A. Termination of MES's Contracts
MES is a New York corporation that specializes in building complex structures such as laboratories, weapons testing facilities, and warehouses for munitions and explosives. Since 1992, it has performed construction work for the United States Department of Defense, specifically for the Army Corps of Engineers. Between September 19, 2003, and September 29, 2006, the Corps awarded MES three contracts for work to be performed at the Picatinny Arsenal in Dover, New Jersey (“Arsenal contracts”).
The first contract, awarded to MES as part of a joint venture, related to the construction of a High Energy Propellant Formulation Facility, requiring the design and erection of thirteen new buildings and the renovation of three existing structures at a price of $16,549,000. The second contract, concerning the construction of an Explosive Research and Development Loading Facility, required MES to design and erect three new buildings and to renovate one existing building for a sum of $7,262,975. The third contract, relating to development of a Pyrotechnics Research and Technology Facility, called on MES to construct a pyrotechnics research center and flare tunnel for $10,628,832. Each of these contracts incorporated the “Disputes” provision of the Federal Acquisition Regulations, which subjected the agreements “to the Contract Disputes Act of 1978, as amended.” 48 C.F.R. § 52.233–1(a).
It is undisputed that none of the Arsenal contracts was performed according to its specifications. Thus, between March and December 2008, the Corps provided MES with written notice that, as a result of significant and unacceptable delays, it was terminating each of the contracts for default. Each notice stated that it “constitute[d] the final decision of the Contracting Officer in accordance with the Disputes Clause of the contract,” and advised MES that, pursuant to the CDA, it could “appeal[ ] to the Armed Services Board of Contract Appeals” or “bring an action directly in the United States Court of Federal Claims.” Mar. 5, 2008 Notice of Termination 19; Nov. 4, 2008 Notice of Termination 17; Dec. 22, 2008 Notice of Termination 25. B. MES's CDA Challenges to the Contract Terminations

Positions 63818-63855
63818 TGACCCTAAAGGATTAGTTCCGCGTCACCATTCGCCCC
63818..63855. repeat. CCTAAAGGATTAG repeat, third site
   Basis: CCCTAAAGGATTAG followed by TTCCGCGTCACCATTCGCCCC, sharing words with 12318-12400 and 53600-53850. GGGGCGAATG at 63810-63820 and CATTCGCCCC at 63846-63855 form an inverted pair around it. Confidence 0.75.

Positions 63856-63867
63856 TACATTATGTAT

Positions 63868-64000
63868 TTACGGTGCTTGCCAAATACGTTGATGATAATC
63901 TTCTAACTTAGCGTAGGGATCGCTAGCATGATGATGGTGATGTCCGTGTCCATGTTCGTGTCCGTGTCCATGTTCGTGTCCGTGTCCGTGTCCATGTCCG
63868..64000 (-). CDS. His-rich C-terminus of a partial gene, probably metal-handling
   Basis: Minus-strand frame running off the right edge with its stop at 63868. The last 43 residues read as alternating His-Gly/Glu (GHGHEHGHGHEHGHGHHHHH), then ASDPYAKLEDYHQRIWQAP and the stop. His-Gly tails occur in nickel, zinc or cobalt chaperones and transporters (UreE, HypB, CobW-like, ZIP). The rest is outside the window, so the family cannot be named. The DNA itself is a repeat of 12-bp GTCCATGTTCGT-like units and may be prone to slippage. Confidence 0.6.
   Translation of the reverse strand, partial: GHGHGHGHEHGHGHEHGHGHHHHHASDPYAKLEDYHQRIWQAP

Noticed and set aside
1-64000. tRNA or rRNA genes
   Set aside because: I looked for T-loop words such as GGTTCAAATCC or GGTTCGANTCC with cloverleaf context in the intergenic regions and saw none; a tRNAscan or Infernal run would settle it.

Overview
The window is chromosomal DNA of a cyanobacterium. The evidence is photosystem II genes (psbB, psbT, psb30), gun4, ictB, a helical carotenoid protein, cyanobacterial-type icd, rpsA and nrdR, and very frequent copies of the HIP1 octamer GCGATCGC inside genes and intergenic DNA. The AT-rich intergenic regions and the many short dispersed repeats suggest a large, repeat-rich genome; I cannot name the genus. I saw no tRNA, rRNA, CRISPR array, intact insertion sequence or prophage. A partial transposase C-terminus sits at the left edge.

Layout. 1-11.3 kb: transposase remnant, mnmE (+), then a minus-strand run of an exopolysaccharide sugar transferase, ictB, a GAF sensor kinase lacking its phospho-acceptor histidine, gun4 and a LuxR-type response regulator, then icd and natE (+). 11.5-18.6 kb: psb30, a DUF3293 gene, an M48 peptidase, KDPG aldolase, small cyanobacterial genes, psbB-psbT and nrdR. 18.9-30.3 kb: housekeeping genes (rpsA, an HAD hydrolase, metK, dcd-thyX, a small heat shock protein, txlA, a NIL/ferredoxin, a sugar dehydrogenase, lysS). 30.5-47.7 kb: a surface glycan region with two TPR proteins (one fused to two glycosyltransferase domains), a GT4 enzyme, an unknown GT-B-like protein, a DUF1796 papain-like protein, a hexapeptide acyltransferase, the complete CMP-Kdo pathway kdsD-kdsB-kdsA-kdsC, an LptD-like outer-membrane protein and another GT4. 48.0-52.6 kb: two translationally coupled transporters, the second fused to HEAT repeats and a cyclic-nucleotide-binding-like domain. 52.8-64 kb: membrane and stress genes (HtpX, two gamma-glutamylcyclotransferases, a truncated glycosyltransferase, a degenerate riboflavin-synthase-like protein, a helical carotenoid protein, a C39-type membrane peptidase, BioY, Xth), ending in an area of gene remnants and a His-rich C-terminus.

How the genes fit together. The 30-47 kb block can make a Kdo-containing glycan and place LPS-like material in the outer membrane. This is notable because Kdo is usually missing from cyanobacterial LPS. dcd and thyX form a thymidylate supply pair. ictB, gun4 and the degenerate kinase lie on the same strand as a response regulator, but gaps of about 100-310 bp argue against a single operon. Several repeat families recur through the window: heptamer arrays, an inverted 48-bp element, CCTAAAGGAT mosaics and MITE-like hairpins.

Invoking the CDA, MES challenged the terminations of its Arsenal contracts before the Armed Services Board of Contract Appeals (“ASBCA”). See 41 U.S.C. §§ 7104(a), 7105(a). There, MES asserted that the Corps was responsible for the delays attending each contract due to myriad specifications defects and demands for additional unfunded work beyond that required by the original agreements. MES charged the Corps with breaching each of the Arsenal contracts, claimed that the terminations were arbitrary and improper, and asked that all three terminations for default be converted to terminations for convenience.
While these ASBCA proceedings were pending, Safeco Insurance Company of America (“Safeco”), MES's surety on the three Arsenal contracts, filed suit in the United States District Court for the Eastern District of New York, alleging that MES had breached the parties' indemnity agreements and that Safeco was thus entitled to assume ownership of MES's affirmative claims relating to the Arsenal contracts, including those before the ASBCA. After the district court awarded Safeco partial summary judgment—a decision we affirmed, see Safeco Ins. Co. of Am. v. Hirani/MES, JV, 480 Fed.Appx. 606 (2d Cir.2012) (summary order)—MES requested that the ASBCA stay the administrative proceedings pending resolution of the rights and intentions of Safeco, which MES feared might not vigorously press its claim that the Corps had breached the Arsenal contracts. Instead, but for the same purpose, on September 10, 2010, the ASBCA dismissed MES's appeals without prejudice. See ASBCA R. 30 (effective May 11, 2011), http:// www. asbca. mil/ Rules/ forms/ Rules 11 May 2011. pdf (authorizing dismissal without prejudice in Board's discretion, which “shall be deemed with prejudice” if neither party seeks reinstatement within three years). C. District Court Proceedings
MES did not seek to reopen proceedings before the ASBCA. Rather, on December 22, 2010, MES and Makhoul commenced this action in the Southern District of New York against defendants Ella Snell, a contracting officer in the Corps' New York District; Raynette Gurney, the Corps' Chief of Contracting for the North Atlantic Division; Christopher Nastasi, an administering contracting officer in the New York District; and Anthony Levesanos, a Corps program manager. In the Second Amended Complaint, the pleading pertinent to this appeal, MES and Makhoul claimed that by terminating the Arsenal contracts for default, these defendants had (1) deprived plaintiffs of substantive due process under the Fifth Amendment by causing “permanent injury to MES' reputation and the complete loss of MES as a going concern,” Compl. ¶ 82; (2) infringed MES's and Makhoul's First Amendment rights to free speech by using the terminations to retaliate for Makhoul's complaints that the Corps had violated the Anti–Deficiency Act in demanding that MES perform additional unfunded work, see31 U.S.C. § 1341(a)(1); and (3) subjected Makhoul to injurious falsehood under New York law. Plaintiffs sought compensatory and punitive damages and attorney's fees.